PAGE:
Passion for the sea, innovative technology and sophisticated design comprise the Ferretti navigational style. The speed, performance and innovation of a Ferretti motor yacht are evidenced in its history-making flybridge. Its razor-sharp lines, which cut through the waves. Reliability and safety features which let you tackle the sea. At the same time, the living space of a Ferretti motor yacht showcases advanced technological solutions with a bright, elegant and luxurious ambience. Ferretti yachts are true floating villas, intended for those who enjoy experiencing the infinite fascination of the sea while surrounded by exquisitely designed and intelligently planned living space.


Ferretti Yacht continued to see modest growth through the first half of the 1990s. Yet the company was thrown into crisis in 1995, when Alessandro Ferretti died unexpectedly. Left without a business manager, Norberto Ferretti took over full leadership of the group. At the time, the global yacht building market remained highly fragmented, largely dominated by small-scale builders such as Ferretti Yachts. Yet this small size brought other restrictions, and made it difficult for companies to extend their range of yacht designs, categories, and sizes beyond their existing production. Meanwhile, the market began to experience the first signs of a strong upturn, as the revitalized global economy in the late 1990s had begun to create more wealthy individuals than ever before, as well as a growing new class of the super-wealthy. This rising wealth led many yacht owners to seek to exchange their existing vessels for ever-larger yachts. Yet Ferretti, which focused its production largely on the smaller 14-to-27-meter (46 to 88 feet) segment, found itself unable to keep up with its clientele's evolving desires.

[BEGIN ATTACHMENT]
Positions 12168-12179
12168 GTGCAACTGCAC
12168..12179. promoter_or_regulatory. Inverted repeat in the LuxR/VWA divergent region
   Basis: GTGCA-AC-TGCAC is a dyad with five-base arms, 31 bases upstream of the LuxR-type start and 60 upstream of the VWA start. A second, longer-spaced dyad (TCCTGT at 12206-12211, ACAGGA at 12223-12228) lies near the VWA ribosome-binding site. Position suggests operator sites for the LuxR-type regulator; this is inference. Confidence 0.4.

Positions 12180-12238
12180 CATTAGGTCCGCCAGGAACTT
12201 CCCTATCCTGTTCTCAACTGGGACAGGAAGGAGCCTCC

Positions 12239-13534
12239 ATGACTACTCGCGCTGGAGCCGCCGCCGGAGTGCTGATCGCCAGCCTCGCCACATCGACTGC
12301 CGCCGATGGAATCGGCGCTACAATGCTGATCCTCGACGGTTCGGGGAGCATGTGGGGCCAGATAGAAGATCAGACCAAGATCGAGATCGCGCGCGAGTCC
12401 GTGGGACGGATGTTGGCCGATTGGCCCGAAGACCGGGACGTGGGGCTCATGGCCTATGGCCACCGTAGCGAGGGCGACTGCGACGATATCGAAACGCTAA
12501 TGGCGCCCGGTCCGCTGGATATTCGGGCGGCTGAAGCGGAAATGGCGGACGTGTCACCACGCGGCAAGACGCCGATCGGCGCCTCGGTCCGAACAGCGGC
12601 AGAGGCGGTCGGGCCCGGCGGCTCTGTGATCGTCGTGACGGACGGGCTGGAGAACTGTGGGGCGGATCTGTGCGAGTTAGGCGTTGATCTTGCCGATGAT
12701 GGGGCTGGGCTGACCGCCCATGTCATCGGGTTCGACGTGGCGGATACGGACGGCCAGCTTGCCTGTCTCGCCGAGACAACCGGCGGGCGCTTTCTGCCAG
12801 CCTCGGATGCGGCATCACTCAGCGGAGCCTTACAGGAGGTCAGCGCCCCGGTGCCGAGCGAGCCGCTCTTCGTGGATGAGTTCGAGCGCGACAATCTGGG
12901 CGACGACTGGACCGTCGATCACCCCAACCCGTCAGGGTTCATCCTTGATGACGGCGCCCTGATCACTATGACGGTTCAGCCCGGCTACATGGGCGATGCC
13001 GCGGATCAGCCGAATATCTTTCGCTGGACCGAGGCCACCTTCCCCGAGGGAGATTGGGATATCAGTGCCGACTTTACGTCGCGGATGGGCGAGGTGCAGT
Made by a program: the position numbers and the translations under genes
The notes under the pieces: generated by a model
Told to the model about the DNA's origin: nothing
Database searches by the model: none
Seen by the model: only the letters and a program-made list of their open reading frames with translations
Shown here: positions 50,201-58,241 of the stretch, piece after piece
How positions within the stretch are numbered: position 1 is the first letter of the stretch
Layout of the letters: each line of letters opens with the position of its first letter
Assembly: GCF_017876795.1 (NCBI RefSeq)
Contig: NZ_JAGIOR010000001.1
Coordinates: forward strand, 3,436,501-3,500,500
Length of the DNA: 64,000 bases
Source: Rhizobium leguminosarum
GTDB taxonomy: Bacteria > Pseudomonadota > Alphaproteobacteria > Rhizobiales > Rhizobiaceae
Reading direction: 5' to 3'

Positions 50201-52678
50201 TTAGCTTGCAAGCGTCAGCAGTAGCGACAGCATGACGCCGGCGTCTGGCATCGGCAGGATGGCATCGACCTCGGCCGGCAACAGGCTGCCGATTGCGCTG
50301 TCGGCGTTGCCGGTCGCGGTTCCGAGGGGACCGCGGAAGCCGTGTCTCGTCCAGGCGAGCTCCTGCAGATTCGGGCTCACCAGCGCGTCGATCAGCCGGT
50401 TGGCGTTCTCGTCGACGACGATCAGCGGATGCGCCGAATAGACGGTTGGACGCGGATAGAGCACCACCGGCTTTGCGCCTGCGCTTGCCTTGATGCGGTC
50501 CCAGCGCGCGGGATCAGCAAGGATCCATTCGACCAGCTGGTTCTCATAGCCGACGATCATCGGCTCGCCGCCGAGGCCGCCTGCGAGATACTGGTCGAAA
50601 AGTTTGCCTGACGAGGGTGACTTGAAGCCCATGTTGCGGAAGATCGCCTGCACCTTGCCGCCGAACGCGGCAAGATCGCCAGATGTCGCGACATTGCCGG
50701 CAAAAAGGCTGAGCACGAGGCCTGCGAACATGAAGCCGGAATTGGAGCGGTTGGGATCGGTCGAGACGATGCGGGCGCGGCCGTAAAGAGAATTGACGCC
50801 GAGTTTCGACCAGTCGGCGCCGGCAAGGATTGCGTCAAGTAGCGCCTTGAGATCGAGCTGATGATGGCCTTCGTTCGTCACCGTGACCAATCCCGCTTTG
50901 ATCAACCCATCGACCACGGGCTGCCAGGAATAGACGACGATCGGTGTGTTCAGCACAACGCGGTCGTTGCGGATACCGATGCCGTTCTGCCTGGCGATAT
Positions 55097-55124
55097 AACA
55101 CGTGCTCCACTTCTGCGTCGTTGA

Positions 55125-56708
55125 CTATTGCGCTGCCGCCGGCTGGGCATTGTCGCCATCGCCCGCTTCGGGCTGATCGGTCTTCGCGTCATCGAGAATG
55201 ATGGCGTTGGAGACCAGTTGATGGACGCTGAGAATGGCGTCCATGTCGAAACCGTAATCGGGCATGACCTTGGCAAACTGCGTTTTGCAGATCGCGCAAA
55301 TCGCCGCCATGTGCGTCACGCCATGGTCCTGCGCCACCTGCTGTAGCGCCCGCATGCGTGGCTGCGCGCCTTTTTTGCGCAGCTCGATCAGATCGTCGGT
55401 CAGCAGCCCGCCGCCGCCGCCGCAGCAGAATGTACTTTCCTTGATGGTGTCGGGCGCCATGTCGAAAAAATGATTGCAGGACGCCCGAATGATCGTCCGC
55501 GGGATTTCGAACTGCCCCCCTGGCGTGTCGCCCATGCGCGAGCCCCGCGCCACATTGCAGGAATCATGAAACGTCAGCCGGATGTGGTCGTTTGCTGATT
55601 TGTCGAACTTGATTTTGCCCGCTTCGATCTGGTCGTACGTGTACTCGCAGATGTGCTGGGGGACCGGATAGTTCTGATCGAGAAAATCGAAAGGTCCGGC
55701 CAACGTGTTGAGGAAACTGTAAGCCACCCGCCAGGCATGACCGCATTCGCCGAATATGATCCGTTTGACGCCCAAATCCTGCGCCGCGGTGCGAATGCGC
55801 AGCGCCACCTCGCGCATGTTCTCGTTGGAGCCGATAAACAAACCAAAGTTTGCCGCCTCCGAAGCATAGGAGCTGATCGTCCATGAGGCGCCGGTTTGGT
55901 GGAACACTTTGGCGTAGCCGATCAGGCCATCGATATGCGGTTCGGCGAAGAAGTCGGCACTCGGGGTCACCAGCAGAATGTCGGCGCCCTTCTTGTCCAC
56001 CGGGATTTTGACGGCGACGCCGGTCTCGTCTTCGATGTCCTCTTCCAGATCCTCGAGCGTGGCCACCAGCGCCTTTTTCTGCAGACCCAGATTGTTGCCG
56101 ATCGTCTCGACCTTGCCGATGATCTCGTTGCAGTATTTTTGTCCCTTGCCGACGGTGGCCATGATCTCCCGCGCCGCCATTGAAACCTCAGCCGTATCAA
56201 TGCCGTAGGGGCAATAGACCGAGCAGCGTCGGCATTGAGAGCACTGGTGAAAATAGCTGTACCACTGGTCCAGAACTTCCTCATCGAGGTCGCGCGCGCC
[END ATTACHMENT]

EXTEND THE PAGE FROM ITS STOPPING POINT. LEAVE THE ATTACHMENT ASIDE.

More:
Norberto Ferretti emerged as an entrepreneur in his own right in the late 1990s, as he began to steer the company from a small yacht builder into a fully fledged holding company. The company's first effort to extend its range came in the form of a partnership with Ancona-based CRN, itself a specialist in steel-hull megayachts, to launch Custom Line in 1996. Custom Line focused on the composite-based maxi yacht category, with vessels ranging from 94 to 128 feet.


Yet Norberto Ferretti's plans to expand the company met with resistance from other family shareholders, including his sister and Alessandro Ferretti's heirs. At the same time, the small company lacked the funds to fund its expansion internally. Ferretti found the solution for both problems when he teamed up with Paolo Colonna, head of the Italian office for equity group Permira (then still known as Schroder Ventures Europe). In 1998, Permira bought out the other Ferretti family members, gaining control of 57 percent of Ferretti Yachts.